NUTRITION 101

Whole Grains

Good Decisions... Most of the Time considers whole grains to be Good Decisions under certain conditions. Like dairy, grains can be inflammatory for some people and not others. Whether or not grains are a good Decisions for you depends on your body and how well it does with grains.

 

What is a Whole Grain?

"Whole grain" implies that 100% of the original kernel is present. This includes the bran, endosperm and the germ. Common examples of whole grains are corn, rice, oats, and buckwheat. What are deemed "ancient grains" are also becoming more mainstream. Examples of ancient grains include amaranth, quinoa, millet, and teff. While all grains are technically ancient, this label typically implies the grain has not been modified over the years like wheat has been.


The Issue with Grains

When whole grains are not soaked, sprouted, or properly prepared they can be very difficult to digest. When grains are refined, the grain is striped of the bran and germ which makes a flour that is easier to digest and is shelf stable, but contains very few nutrients and elevates blood sugar levels, in some cases more so than sugar.

Since the most prevalent food sensitivities are to wheat and other gluten-containing grains (such as spelt, barley and rye), grains should be approached with caution. If your pulse escalates, or you experience joint pain, brain fog, headaches, anxiety, cramps, skin problems, eczema, diarrhea, or gas, this indicates that a sensitivity to certain grains may certainly be present. You may also feel bloated, fatigued, or notice an increase in mucus or sinusitis. These symptoms are telling you that grains might best be avoided.

Grains can also contribute significantly to inflammation when they are not properly prepared. However, even when they are properly prepared, many people are allergic, sensitive to, or have problems digesting grains. Inflammation plays a huge role in so many diseases, from joint disease and irritable bowel syndrome, to heart disease. The fire of inflammation can often be squelched by simply removing grains, refined carbohydrates, refined sugar, and processed foods from your diet. Many people choose to avoid grains altogether because of this and find that they thrive on a mostly vegetable and protein diet.


A Word on Wheat

While wheat is not classified as a genetically-modified crop, it can be just as problematic. I was once told that The New England Journal of Medicine listed fifty-five diseases that can be caused by eating gluten found in wheat. When I went to its website to verify this, I lost count after twenty! The top five were celiac disease, irritable bowel syndrome, chronic diarrhea, Hashimoto’s thyroiditis, and diabetes. The scary thing is, wheat is the most consumed grain on the planet, and people continue to talk about how healthy it is. Wheat products such as pasta, breads, flour, and other refined products made from conventional wheat are linked to too many diseases for it to be considered a healthy food choice.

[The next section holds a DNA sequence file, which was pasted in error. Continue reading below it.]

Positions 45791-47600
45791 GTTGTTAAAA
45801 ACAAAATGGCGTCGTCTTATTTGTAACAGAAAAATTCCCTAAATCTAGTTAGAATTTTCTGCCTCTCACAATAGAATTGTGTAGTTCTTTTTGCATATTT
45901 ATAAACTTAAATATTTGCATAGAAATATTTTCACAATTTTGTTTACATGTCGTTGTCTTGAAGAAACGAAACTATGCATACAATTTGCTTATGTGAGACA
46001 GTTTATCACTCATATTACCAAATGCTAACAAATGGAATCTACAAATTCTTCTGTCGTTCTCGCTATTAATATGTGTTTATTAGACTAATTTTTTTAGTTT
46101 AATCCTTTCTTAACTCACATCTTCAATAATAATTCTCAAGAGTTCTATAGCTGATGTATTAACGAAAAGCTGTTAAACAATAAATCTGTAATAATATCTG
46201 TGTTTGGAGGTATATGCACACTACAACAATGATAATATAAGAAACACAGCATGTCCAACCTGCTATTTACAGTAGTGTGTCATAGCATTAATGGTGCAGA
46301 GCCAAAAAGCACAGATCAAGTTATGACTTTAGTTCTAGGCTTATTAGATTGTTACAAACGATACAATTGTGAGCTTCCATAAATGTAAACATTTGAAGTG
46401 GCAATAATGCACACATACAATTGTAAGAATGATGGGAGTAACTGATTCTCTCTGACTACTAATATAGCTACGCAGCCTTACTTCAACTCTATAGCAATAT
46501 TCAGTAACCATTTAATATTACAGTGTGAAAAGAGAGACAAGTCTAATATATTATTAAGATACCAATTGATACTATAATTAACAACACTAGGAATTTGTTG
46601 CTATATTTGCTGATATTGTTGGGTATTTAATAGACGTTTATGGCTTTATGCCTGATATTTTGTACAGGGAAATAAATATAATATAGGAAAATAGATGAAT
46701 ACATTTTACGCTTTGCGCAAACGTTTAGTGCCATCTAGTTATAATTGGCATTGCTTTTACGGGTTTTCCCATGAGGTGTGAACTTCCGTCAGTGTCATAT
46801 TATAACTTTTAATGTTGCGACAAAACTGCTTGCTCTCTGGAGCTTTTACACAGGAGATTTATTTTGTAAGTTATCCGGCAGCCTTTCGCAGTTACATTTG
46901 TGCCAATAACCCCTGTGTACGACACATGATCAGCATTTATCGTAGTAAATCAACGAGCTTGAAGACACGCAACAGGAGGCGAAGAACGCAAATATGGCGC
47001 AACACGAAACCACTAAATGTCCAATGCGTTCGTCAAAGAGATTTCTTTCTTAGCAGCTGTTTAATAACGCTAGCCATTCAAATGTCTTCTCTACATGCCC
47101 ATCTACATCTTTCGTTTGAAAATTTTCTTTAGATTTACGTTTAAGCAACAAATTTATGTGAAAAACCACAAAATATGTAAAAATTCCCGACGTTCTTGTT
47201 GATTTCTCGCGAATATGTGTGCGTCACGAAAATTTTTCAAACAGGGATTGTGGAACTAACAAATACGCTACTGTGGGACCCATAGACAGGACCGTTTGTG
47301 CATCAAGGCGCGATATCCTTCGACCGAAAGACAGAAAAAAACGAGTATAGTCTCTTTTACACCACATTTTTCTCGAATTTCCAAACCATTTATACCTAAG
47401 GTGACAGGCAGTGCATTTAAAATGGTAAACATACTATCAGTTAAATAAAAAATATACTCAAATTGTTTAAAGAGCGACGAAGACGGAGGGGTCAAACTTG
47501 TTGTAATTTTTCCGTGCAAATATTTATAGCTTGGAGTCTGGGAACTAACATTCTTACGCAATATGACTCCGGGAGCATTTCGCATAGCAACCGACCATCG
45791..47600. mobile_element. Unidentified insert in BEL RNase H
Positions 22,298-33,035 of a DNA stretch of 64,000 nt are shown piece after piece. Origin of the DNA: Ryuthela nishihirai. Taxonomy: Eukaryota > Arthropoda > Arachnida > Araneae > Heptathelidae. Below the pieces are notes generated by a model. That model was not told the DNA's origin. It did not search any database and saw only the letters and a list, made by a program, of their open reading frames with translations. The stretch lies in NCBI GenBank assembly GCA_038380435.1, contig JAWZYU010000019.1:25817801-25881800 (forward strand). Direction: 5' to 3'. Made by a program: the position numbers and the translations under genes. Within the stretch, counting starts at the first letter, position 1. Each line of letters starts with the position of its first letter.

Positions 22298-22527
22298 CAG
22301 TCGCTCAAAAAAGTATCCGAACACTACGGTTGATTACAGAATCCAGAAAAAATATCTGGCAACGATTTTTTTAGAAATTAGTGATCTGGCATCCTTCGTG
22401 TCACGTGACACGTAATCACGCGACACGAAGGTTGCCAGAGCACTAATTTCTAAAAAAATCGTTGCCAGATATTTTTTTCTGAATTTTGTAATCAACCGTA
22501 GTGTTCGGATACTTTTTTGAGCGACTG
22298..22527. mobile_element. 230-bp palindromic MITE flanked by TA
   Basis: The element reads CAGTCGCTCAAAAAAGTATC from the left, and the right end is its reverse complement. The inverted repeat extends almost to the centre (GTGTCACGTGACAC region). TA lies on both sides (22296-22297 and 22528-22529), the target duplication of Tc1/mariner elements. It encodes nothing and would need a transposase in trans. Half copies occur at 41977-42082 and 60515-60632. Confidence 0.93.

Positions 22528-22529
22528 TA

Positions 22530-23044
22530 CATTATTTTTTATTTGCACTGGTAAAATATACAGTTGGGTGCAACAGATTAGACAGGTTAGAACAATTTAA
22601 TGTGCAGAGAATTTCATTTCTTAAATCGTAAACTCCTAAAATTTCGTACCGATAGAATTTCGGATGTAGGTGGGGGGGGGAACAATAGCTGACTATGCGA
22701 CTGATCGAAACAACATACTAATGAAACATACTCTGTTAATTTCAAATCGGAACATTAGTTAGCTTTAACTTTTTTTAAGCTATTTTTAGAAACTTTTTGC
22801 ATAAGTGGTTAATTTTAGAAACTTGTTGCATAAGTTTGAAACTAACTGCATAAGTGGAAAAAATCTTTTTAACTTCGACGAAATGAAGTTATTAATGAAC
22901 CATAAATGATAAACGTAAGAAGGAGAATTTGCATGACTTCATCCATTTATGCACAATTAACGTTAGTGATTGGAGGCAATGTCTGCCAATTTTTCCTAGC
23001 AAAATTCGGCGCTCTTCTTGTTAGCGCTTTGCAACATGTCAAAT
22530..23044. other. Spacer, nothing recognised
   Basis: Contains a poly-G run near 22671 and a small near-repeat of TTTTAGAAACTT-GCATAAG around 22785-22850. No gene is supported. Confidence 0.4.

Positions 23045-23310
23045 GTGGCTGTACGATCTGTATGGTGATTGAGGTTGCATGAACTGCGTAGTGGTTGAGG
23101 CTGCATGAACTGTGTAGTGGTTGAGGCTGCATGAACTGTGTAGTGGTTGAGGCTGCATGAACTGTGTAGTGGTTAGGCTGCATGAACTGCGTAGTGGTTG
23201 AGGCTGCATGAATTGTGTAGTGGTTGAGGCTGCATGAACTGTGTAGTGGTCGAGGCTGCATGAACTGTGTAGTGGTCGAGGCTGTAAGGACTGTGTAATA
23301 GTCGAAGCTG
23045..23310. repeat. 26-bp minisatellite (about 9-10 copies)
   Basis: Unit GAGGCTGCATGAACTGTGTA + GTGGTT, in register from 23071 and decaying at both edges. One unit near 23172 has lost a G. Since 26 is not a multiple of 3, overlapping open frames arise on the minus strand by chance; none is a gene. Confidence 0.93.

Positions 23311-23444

Conventional hybridized wheat is not a Good Decision.

 

When to Consume Grains

Given the inflammatory nature of grains, they are best consumed only under the following conditions:

 

• You are not sensitive or allergic to the grain.

• Your digestion is working well.

• The grain is not genetically-engineered or overly hybridized.

• The grain has been soaked and properly prepared.

 

If you meet this criteria then whole grains can be important sources nutrients and may be very Good Decisions for you. Whole grains contain antioxidants and nutrients including vitamin E and selenium. Antioxidants help protect against diseases such as cancer, heart disease, cataracts, and reduce some of the effects of aging. Whole grains, when properly prepared, also supply minerals such as iron, zinc, copper, and vitamins A, B6, and E.

When I say “properly prepared,” I am referring to the soaking and fermenting of grains. Let's face it, chewing on raw grains isn’t that pleasant, but when they’re soaked, and prepared as our ancestors once did, they’re quite delicious and can be used in soups, pilaf, salads, and alongside a main dish for everything from stew to stir-fry. When cooked in broth and other nutrient-rich fluids, they are fantastic at absorbing flavors as well as nutrition. Always reach for organic heirloom grain varieties when possible.

Here is a link to How to Soak and Properly Prepare Grains

 

Like anything else though, it's all about moderation. To avoid exacerbating any health issues with grains, listen to your own body and notice which types cause you discomfort. Keeping a food journal can be of great assistance in helping you track this.

You can also use Cocas Pulse Test to determine how your body responds to grain

 

Resources

The New England Journal of Medicine. <www.cdf.nejm.org>.

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